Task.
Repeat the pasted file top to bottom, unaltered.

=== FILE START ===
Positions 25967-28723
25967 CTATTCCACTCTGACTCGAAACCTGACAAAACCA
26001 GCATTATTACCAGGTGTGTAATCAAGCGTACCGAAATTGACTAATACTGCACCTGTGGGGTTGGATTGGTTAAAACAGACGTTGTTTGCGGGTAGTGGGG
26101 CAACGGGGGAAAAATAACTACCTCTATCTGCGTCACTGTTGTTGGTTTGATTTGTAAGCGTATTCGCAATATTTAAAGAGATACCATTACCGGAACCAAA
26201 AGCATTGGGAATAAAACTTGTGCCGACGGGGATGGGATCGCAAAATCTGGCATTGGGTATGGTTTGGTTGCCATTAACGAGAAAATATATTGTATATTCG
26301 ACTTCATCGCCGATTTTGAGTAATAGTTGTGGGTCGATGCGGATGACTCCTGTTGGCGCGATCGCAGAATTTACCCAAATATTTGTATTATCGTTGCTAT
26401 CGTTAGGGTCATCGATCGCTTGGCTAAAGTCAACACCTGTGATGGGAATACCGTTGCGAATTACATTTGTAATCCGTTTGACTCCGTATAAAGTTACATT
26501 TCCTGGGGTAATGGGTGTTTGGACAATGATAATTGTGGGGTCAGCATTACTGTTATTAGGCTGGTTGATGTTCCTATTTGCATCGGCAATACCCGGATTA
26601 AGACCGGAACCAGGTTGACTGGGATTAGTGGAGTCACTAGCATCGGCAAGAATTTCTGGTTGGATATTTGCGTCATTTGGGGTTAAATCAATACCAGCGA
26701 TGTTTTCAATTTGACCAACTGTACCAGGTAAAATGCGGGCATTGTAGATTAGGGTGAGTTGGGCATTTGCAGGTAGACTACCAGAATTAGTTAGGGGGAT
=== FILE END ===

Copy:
Positions 25967-28723
25967 CTATTCCACTCTGACTCGAAACCTGACAAAACCA
26001 GCATTATTACCAGGTGTGTAATCAAGCGTACCGAAATTGACTAATACTGCACCTGTGGGGTTGGATTGGTTAAAACAGACGTTGTTTGCGGGTAGTGGGG
26101 CAACGGGGGAAAAATAACTACCTCTATCTGCGTCACTGTTGTTGGTTTGATTTGTAAGCGTATTCGCAATATTTAAAGAGATACCATTACCGGAACCAAA
26201 AGCATTGGGAATAAAACTTGTGCCGACGGGGATGGGATCGCAAAATCTGGCATTGGGTATGGTTTGGTTGCCATTAACGAGAAAATATATTGTATATTCG
26301 ACTTCATCGCCGATTTTGAGTAATAGTTGTGGGTCGATGCGGATGACTCCTGTTGGCGCGATCGCAGAATTTACCCAAATATTTGTATTATCGTTGCTAT
26401 CGTTAGGGTCATCGATCGCTTGGCTAAAGTCAACACCTGTGATGGGAATACCGTTGCGAATTACATTTGTAATCCGTTTGACTCCGTATAAAGTTACATT
26501 TCCTGGGGTAATGGGTGTTTGGACAATGATAATTGTGGGGTCAGCATTACTGTTATTAGGCTGGTTGATGTTCCTATTTGCATCGGCAATACCCGGATTA
26601 AGACCGGAACCAGGTTGACTGGGATTAGTGGAGTCACTAGCATCGGCAAGAATTTCTGGTTGGATATTTGCGTCATTTGGGGTTAAATCAATACCAGCGA
26701 TGTTTTCAATTTGACCAACTGTACCAGGTAAAATGCGGGCATTGTAGATTAGGGTGAGTTGGGCATTTGCAGGTAGACTACCAGAATTAGTTAGGGGGAT